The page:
Thursday, 3 August 2006

Wannabe psychics

Keep your eyes peeled for wannabe psychics and you'll find no lack of examples in newsrooms, in blog posts and, it goes without saying, open-line radio shows. Comment sections in far too many blogs are positively crawling with them.

What I'm talking about is journalists and pundits and common citizens who are evidently convinced they are psychic, as they reveal to you what Politician X or Celebrity Y or ethnic group Z is REALLY thinking/intending/planning. This is far too often in defiance of the public record, but they are only too eager to display their esoteric knowledge and advanced comprehension of the inner workings of the human heart.

Well, I don't know about you, but this does strike me as being a tad presumptuous. It's happened to me so many times in my life that when I have a really good conversation with someone that I am genuinely surprised by what comes out. I really would have expected something different judging from superficial appearances, but lift the lid and you find something quite different in the pot. Now maybe I'm particularly obtuse and everybody else has figured out how to find that elusive window into the human soul, but somehow I doubt that I'm all that unique in my deficiencies. I can think of any number of times that I myself have been judged by others who mistook my exhaustion for coldness, my inexplicable restrictions for adult stupidity (yes, I AM the mother of teenagers), my questioning of a right-wing doctrine for left-wing lunacy, my questioning of a left-wing doctrine for crass conservatism... You get the idea.

Armed with all this evidence of my inability to read privileged information in other people's eyes and their obvious inability to see into my psyche, I get really antsy when coffee shop pundits, newspaper editorialists, or anybody else tries to tell me what makes someone they've never met tick. Politicians in particular get this treatment constantly and they dish it out just as frequently, especially on the campaign trail.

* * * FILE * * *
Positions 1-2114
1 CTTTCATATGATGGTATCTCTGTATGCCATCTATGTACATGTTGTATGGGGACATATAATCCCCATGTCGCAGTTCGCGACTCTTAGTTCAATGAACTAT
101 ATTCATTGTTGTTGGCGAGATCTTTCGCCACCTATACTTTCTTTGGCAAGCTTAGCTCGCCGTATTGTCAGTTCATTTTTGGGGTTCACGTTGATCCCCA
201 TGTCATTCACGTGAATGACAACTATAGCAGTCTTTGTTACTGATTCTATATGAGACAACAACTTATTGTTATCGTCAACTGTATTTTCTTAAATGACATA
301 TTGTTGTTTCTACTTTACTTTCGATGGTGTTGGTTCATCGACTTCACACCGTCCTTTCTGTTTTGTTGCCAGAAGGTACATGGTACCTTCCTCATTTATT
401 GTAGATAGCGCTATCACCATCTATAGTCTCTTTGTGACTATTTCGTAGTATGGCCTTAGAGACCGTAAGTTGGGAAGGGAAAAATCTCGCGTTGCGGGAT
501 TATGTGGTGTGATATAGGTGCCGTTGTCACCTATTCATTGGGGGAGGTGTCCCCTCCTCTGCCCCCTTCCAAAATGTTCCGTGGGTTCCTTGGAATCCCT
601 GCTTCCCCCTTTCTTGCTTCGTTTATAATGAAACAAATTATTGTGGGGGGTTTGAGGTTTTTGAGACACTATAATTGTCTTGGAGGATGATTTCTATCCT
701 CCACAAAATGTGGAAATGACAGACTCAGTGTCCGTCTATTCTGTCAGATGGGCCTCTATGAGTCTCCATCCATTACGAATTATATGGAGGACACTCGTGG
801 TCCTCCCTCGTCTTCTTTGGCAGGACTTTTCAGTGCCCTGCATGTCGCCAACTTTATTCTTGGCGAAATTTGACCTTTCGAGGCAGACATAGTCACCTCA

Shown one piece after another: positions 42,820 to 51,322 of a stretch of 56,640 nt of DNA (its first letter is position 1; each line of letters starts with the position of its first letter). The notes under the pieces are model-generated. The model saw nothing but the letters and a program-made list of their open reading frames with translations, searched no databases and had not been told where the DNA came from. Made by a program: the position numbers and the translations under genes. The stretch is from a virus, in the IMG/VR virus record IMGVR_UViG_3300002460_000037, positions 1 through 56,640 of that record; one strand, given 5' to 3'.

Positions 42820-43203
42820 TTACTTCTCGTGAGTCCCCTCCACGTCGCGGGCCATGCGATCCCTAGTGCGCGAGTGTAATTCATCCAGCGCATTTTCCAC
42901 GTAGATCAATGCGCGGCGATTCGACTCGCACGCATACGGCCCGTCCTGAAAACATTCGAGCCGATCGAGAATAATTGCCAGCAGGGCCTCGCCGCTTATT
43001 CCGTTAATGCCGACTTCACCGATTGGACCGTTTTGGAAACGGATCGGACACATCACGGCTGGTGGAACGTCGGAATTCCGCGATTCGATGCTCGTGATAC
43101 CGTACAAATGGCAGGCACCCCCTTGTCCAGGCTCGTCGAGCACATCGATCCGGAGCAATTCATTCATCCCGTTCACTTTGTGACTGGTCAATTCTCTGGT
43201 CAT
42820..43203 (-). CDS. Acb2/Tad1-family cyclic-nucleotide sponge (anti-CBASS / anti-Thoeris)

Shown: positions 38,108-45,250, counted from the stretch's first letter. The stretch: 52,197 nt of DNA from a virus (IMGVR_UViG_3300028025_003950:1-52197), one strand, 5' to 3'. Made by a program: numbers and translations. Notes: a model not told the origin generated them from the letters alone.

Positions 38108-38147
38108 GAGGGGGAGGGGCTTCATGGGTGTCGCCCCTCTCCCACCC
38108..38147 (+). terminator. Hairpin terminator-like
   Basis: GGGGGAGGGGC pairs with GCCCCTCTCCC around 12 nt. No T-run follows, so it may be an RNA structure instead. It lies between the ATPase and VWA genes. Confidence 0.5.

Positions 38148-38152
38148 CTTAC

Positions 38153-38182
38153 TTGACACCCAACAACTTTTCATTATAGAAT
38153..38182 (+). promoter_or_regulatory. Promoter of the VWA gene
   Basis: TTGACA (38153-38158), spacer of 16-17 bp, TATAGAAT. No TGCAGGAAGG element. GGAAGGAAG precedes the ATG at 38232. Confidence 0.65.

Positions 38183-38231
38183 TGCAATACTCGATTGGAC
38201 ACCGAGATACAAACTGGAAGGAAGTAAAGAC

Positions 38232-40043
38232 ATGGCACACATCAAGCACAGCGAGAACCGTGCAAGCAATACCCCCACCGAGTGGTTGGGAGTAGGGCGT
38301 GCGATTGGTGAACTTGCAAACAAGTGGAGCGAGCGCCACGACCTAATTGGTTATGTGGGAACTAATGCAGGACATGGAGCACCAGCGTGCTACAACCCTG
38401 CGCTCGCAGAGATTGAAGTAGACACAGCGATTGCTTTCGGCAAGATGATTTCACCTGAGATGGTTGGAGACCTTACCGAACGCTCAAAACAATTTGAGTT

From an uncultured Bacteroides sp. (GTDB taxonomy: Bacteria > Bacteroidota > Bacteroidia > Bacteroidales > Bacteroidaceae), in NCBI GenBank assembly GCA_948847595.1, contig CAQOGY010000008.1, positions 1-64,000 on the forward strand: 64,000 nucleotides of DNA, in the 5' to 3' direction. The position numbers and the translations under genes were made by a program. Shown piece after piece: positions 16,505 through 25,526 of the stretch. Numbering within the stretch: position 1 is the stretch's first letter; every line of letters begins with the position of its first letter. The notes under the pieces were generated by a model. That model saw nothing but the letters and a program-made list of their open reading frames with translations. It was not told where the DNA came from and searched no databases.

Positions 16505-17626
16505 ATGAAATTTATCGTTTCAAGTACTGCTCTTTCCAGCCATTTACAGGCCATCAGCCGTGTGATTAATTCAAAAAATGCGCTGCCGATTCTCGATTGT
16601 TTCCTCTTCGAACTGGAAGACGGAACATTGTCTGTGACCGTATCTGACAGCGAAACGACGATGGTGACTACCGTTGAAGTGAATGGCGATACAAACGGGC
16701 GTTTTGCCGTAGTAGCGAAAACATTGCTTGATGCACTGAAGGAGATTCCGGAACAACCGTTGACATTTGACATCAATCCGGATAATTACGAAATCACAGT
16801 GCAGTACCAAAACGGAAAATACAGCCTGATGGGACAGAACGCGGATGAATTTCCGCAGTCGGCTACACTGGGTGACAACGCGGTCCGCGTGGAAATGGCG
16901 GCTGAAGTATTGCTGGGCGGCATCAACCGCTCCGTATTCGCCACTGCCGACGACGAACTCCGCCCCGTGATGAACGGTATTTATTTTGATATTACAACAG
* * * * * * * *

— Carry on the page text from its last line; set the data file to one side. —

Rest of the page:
There was a pretty flagrant example over at Wizbang a few days ago when Jay Tea tried to persuade us that the statement on CAIR's website on the shooting is Seattle was just a smoke screen for what they really meant.
I'd claim a full point for the "blame Israel," but that one you gotta read between the lines. They're blaming the "violence in the Middle East," but it's pretty much understood that that violence is Israel's fault. (emphasis mine

At least Jay had the decency to point out his attempts at mind-reading; most people are not that open about it.

Reading Mel Gibson's heart has become an international sport in the last week or so, while everybody and his dog weighs in on what Mel "really" thinks.

In the play, The Admirable Crichton, a mother warns her son to be wary of the words "to tell the truth" because they almost invariably signalled a lie. I am equally leery of the word "really", because it so often seems to precede unjustified conjecture.

May I humbly make the suggestion that we restrict ourselves - even in the case of politicians we don't want to vote for - to judging people by their real actions and their real words, not by what we presume to read behind them?

The really scary thing is that once you start watching for this, you'll find out how often you're tempted to play the game yourself. Or maybe I'm misjudging you...

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